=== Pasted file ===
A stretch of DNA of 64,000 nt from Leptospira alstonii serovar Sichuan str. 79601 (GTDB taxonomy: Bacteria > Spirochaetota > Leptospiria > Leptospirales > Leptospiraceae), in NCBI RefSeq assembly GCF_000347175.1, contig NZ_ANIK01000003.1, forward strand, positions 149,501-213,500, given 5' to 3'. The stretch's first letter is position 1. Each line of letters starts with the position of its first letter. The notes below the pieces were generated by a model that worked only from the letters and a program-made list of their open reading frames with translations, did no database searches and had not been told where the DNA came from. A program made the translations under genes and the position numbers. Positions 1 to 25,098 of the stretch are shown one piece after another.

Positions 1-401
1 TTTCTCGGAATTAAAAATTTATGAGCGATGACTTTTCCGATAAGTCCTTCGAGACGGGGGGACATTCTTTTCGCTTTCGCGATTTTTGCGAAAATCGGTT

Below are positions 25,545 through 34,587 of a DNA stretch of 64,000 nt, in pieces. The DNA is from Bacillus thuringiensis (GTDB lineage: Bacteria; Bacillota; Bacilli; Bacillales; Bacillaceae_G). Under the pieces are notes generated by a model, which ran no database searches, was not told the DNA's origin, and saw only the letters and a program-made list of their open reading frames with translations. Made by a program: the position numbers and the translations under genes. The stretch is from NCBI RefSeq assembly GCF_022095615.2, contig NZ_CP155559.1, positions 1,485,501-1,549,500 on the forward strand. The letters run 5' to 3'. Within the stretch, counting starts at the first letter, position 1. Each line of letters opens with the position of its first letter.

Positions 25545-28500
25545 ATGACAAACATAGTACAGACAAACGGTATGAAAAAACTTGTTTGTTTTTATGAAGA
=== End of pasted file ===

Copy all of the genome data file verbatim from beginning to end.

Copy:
A stretch of DNA of 64,000 nt from Leptospira alstonii serovar Sichuan str. 79601 (GTDB taxonomy: Bacteria > Spirochaetota > Leptospiria > Leptospirales > Leptospiraceae), in NCBI RefSeq assembly GCF_000347175.1, contig NZ_ANIK01000003.1, forward strand, positions 149,501-213,500, given 5' to 3'. The stretch's first letter is position 1. Each line of letters starts with the position of its first letter. The notes below the pieces were generated by a model that worked only from the letters and a program-made list of their open reading frames with translations, did no database searches and had not been told where the DNA came from. A program made the translations under genes and the position numbers. Positions 1 to 25,098 of the stretch are shown one piece after another.

Positions 1-401
1 TTTCTCGGAATTAAAAATTTATGAGCGATGACTTTTCCGATAAGTCCTTCGAGACGGGGGGACATTCTTTTCGCTTTCGCGATTTTTGCGAAAATCGGTT

Below are positions 25,545 through 34,587 of a DNA stretch of 64,000 nt, in pieces. The DNA is from Bacillus thuringiensis (GTDB lineage: Bacteria; Bacillota; Bacilli; Bacillales; Bacillaceae_G). Under the pieces are notes generated by a model, which ran no database searches, was not told the DNA's origin, and saw only the letters and a program-made list of their open reading frames with translations. Made by a program: the position numbers and the translations under genes. The stretch is from NCBI RefSeq assembly GCF_022095615.2, contig NZ_CP155559.1, positions 1,485,501-1,549,500 on the forward strand. The letters run 5' to 3'. Within the stretch, counting starts at the first letter, position 1. Each line of letters opens with the position of its first letter.

Positions 25545-28500
25545 ATGACAAACATAGTACAGACAAACGGTATGAAAAAACTTGTTTGTTTTTATGAAGA